However, the Zen closes the gap on the iPod aesthetically as soon as you turn it on. The screen is the same size at 2.5in diagonally, and the same resolution at 320 x 240. But the screen on the Zen can resolve 262,144 colours and for once, numbers used in marketing seem to really mean something. Side by side, the difference is palpable. On the Zen, colours look noticeably richer and more intense and the contrast ratio seems higher. When comparing exactly the same content side by side the iPod looked slightly washed out. If you are planning on watching a lot of video on your device, it’s definitely one point for the Creative.


Another feature of these portable video players is that you can connect them up to TVs and watch your content anywhere, say in a hotel room if you’re on holiday or on a business trip. On the iPod, it only outputs at native resolution, which is 320 x 240, which won’t look great when blown up. On the Creative, the AV cable, available as an accessory, will output up to 640 x 480, so your content will look a lot better. You can incidentally, password protect your video files. That’s a feature I can’t think of any reason you’d need, but then again, I am whiter than white.


At the top of the player, is a sliding switch. Slide and hold it to the left and it turns the player on – slide it to the right and it activates the hold button. In the centre is Creative’s Slide Touch controller. When a track is playing you slide up and down to adjust the volume and when in menus you use it to move through menus. You tap in the centre to make a selection. There are also arrows to the left and right. Skipping tracks and winding within them is achieved by pressing and/or holding on the arrows running along the edges of the slider. It not quite as intuitive as the Apple click wheel but it still works well.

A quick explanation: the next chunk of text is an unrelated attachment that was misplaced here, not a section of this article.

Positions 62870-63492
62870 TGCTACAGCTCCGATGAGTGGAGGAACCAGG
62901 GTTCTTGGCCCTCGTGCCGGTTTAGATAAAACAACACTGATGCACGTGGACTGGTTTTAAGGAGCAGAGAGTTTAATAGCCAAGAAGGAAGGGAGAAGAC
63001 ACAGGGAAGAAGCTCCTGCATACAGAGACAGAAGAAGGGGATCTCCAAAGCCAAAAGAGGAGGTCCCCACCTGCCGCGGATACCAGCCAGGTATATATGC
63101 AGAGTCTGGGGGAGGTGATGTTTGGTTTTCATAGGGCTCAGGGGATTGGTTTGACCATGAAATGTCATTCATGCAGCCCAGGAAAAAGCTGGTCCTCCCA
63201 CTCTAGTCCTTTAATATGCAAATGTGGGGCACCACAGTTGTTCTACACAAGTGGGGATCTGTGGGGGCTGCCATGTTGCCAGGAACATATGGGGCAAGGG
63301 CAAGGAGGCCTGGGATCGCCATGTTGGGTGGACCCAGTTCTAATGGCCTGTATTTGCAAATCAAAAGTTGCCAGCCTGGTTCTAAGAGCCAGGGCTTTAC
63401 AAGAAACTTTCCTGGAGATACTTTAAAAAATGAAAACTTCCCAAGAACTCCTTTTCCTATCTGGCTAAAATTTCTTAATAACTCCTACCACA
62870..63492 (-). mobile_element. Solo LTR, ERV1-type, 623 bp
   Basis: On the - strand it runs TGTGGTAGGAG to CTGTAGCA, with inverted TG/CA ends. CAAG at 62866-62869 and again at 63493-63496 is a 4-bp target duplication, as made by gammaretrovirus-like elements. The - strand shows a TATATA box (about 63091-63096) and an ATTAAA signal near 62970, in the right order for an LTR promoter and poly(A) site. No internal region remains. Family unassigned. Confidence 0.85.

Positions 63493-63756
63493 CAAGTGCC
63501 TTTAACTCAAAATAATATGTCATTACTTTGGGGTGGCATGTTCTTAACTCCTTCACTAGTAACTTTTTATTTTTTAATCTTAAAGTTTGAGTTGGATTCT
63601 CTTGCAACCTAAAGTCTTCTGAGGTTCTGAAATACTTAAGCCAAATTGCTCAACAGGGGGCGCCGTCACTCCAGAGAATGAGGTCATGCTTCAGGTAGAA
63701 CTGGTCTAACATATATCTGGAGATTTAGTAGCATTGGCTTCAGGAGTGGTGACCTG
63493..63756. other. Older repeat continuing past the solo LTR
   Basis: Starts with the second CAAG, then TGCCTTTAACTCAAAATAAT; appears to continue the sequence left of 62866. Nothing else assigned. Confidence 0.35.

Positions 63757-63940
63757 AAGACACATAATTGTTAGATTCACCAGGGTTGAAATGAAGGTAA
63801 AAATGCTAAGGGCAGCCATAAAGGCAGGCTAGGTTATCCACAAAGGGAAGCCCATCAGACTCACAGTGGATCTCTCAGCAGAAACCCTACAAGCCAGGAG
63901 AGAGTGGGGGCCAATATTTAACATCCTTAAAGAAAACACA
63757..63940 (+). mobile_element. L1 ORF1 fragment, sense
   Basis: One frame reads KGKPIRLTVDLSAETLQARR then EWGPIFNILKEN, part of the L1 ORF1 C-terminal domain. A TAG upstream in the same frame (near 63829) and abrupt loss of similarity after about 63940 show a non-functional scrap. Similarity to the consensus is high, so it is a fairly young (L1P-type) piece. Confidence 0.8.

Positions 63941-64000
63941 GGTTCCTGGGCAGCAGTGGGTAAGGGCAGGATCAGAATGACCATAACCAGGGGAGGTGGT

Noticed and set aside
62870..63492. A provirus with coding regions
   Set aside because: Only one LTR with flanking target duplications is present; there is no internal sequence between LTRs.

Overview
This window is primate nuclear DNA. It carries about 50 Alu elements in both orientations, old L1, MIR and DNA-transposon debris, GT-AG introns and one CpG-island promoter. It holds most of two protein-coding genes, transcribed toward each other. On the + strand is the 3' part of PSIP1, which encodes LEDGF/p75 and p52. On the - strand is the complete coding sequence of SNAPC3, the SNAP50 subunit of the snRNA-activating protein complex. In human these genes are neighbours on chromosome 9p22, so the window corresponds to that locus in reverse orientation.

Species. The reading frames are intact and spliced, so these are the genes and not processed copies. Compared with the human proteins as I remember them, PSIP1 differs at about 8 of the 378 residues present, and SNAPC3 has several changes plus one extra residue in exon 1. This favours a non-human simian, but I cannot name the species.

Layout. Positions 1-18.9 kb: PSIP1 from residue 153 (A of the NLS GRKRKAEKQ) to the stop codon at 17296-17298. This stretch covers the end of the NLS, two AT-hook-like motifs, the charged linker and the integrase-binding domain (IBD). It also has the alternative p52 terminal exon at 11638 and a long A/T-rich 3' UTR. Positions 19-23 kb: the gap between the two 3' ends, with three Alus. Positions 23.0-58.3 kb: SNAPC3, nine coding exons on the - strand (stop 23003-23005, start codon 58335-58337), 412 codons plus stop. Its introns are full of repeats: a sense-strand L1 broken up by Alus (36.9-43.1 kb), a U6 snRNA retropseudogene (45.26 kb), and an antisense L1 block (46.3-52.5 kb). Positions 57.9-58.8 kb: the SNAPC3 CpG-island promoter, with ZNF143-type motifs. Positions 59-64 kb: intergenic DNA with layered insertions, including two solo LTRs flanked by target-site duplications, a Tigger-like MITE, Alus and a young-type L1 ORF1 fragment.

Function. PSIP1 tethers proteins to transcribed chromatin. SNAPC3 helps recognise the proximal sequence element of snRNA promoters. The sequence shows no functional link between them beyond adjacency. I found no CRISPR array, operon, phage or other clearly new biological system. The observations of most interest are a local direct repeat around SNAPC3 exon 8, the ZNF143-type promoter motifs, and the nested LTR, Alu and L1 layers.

Around the slider are four buttons, which light up blue when pressed, a little like the red buttons on the third generation iPod. The play/pause button on the top right is self-explanatory. Below this is a button that acts as a context menu, like right clicking on the mouse in windows. The bottom left button takes you back one level in menus but the killer button, is the top left one. This is a programmable shortcut button that can be assigned to a menu option or function of your choice. This is a great feature as it meant that I could have the EQ adjustments only two clicks away, something that’s a lot more inconvenient to access on the iPod. Incidentally, ‘EQ’ is displayed on the screen when a preset is applied so you know, information that the iPod doesn’t give you. Another great use for the shortcut is quick access to the Record button for the built-in microphone – perfect for journalists. Recording quality on this wasn’t outstanding but it was perfectly usable.


As well as the built-in Microphone there’s a built-in FM radio too. This sounded reasonable when tested outside our offices in Ascot, but the reception was patchy at best with plenty of hiss and fade. Personally, I would only be interested in integrated radio if it was DAB, but given the state of DAB in terms of chip size and power requirements; it may never be practical to integrate it into a player such as this.